Spur-of-the-moment gnocchi a fast, filling mealCleaning out my vegetable drawer the other day, post-holiday after returning from vacation, I uncovered one lonely sweet potato. Holding it in my left hand, I picked up a lonely russet with my right and paused before tossing both.
By: Lauren Chattman, Newsday, INFORUM
Cleaning out my vegetable drawer the other day, post-holiday after returning from vacation, I uncovered one lonely sweet potato. Holding it in my left hand, I picked up a lonely russet with my right and paused before tossing both. Could I make a dinner for four with two different potatoes and not much else in the refrigerator?
Recalling a gnocchi recipe that required two all-purpose baking potatoes, I decided to see what would happen if I substituted a sweet potato for one of them. The result was a batch of pretty, pale orange dumplings, which I tossed with some grated Parmesan cheese and mushrooms cooked in butter for a satisfying vegetarian meal.
Starchy potatoes like a russet make the best gnocchi, because they become light and fluffy when cooked. Ounce for ounce, sweet potatoes have half as much starch as russets, so it turned out to be a good thing that I used a mixture. Dumplings made entirely with sweet potatoes would have been heavy and gummy in comparison. To keep your sweet potato gnocchi as light as possible, you can take the following additional precautions:
Go easy with the flour – Too much flour will produce the dreaded heavy, gummy gnocchi. So add as little as possible to produce a workable dough, and flour the countertop lightly to prevent the dough from sticking as you roll it out.
Bake, don’t boil – A lot of classic gnocchi recipes call for boiling the potatoes. But I think that baking them is easier and less messy. Baking also produces drier potatoes, so you can get away with using less flour, winding up with lighter, fluffier gnocchi.
Don’t worry about the ridges – Traditional gnocchi have ridges, made by rolling the dumplings along a ridged gnocchi board or by pressing each dumpling against the tines of a fork. The ridges are supposed to trap the sauce, resulting in a tastier dish. But if you are a gnocchi novice, you might want to skip this step. Gnocchi dough is very soft, and it can be difficult to make those ridges without squashing the dumplings into tough, flattened disks. And my unridged gnocchi seemed to hold onto their sauce just fine.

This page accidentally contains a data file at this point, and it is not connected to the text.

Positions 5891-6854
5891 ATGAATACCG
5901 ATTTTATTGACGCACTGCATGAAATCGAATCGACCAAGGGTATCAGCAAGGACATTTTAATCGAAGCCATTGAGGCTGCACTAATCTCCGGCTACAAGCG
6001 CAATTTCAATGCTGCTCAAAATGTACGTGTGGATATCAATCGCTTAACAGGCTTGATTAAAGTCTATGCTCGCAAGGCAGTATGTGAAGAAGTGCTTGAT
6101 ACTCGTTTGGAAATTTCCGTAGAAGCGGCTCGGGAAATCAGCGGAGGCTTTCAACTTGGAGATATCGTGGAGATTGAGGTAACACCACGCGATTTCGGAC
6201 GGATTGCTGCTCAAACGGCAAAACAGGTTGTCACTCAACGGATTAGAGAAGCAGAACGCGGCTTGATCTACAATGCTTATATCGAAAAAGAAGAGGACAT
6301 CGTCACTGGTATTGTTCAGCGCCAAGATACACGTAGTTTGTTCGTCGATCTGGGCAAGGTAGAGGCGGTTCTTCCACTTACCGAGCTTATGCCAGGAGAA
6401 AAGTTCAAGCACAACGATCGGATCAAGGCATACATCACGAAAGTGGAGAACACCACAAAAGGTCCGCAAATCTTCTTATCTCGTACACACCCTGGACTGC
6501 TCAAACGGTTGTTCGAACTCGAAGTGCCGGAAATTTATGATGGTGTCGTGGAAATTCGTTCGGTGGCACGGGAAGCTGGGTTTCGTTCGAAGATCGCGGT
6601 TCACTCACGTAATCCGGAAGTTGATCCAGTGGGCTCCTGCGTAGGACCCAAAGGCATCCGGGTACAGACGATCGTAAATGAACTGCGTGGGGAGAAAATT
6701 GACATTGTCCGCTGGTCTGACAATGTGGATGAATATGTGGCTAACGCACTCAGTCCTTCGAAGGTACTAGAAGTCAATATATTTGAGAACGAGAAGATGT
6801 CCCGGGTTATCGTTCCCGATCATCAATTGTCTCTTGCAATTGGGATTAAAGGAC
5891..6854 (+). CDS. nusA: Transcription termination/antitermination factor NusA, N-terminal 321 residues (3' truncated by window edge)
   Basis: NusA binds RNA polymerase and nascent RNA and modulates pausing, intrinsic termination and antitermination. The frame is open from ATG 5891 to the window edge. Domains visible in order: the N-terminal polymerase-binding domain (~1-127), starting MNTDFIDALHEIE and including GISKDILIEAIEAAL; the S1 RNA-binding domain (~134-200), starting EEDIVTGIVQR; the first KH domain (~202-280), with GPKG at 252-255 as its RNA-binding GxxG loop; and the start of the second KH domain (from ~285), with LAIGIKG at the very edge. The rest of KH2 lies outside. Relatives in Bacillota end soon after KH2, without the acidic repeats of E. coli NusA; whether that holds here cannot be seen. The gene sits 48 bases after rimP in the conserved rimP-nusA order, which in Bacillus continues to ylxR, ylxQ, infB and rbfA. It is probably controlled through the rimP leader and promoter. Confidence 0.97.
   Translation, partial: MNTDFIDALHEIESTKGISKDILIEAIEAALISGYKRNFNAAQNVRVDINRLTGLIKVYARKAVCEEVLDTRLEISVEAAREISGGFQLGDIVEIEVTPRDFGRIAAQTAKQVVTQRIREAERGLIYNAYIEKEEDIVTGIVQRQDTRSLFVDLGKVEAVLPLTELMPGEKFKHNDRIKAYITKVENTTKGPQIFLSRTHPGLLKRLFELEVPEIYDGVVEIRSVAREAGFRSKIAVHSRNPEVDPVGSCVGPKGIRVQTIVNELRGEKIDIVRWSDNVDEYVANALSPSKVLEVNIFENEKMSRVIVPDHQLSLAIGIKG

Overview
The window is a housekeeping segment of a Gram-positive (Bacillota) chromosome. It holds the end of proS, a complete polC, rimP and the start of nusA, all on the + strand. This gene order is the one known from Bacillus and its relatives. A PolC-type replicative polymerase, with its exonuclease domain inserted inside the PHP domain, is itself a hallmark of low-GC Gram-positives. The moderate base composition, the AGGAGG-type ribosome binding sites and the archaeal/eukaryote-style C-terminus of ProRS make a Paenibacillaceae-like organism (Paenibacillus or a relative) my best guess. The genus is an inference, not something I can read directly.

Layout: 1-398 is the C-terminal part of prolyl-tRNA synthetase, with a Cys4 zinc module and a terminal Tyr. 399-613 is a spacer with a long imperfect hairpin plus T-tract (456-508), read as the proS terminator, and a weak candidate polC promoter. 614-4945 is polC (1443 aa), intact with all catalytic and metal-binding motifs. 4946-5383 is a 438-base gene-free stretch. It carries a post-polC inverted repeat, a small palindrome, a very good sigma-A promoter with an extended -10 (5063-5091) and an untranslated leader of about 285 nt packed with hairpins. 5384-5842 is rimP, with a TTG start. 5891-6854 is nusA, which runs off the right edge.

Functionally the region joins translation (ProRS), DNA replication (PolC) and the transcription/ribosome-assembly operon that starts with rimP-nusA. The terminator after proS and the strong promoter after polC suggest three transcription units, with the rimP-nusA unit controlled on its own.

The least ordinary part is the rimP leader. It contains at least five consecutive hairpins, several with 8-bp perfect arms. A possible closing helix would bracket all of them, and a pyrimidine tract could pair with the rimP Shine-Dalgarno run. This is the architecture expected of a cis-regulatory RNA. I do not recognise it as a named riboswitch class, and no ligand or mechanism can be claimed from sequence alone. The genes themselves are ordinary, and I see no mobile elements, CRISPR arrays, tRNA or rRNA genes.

Although I made my gnocchi on the spur of the moment, next time I will plan ahead. Gnocchi freeze very well, so when I have some spare time and some spare potatoes I’ll make a batch, freeze the gnocchi for 15 minutes on the baking sheet, and then transfer them to a zipper-lock bag. When I need a quick dinner, I’ll toss them in boiling water straight from the freezer. They’ll take an extra minute or two to float to the top of the pot, but otherwise will taste as good as freshly made dumplings.
SWEET POTATO GNOCCHI
1 (1-pound) russet potato
1 (1-pound) sweet potato
1¾ cups unbleached all-purpose flour, plus more as necessary
1 large egg
1 teaspoon salt, divided
1 cup grated Parmesan cheese, divided
3 tablespoons unsalted butter
1 small shallot, finely chopped
10 ounces button mushrooms, cleaned and chopped
½ teaspoon dried sage
Ground black pepper
1. Preheat oven to 450 degrees. Pierce potatoes all over with a sharp paring knife and bake until knife can be easily inserted into centers, about 1 hour. Let stand for 15 minutes, peel, and mash with a potato masher. Let cool slightly.
2. Line a baking sheet with parchment paper and sprinkle with flour. Place potatoes in a large bowl. Stir in egg, ½ teaspoon salt, and Zc cup Parmesan with a rubber spatula. Add flour and give mixture a few turns with the spatula to form a rough dough, then turn dough onto a floured countertop and knead, adding more flour as necessary, to get a smooth (but slightly sticky) dough.
3. Divide the dough into 4 pieces. On a lightly floured countertop, roll dough pieces into 1-inch-thick ropes. Cut each rope into 1-inch pieces and place pieces on prepared baking sheet. (To give gnocchi classic indentations – optional – hold a large fork, upside down, over each one and then press on each dumpling with tines as you roll it toward you.) Cover with plastic wrap and refrigerate for up to 6 hours before cooking.
4. Bring a large pot of salted water to boil. Melt butter in a large skillet over medium heat. Add shallots and cook until softened, about 3 minutes. Stir in mushrooms, sage, and ½ teaspoon salt and cook, stirring, until they’ve released their liquid, about 5 minutes. Turn off heat and cover to keep warm.
5. Add half of gnocchi to pot and cook until they float to surface. Remove with a slotted spoon and transfer to skillet. Repeat with remaining gnocchi. Heat through, toss with remaining Xc cup Parmesan, season with salt and black pepper, and serve.
Makes 4 servings.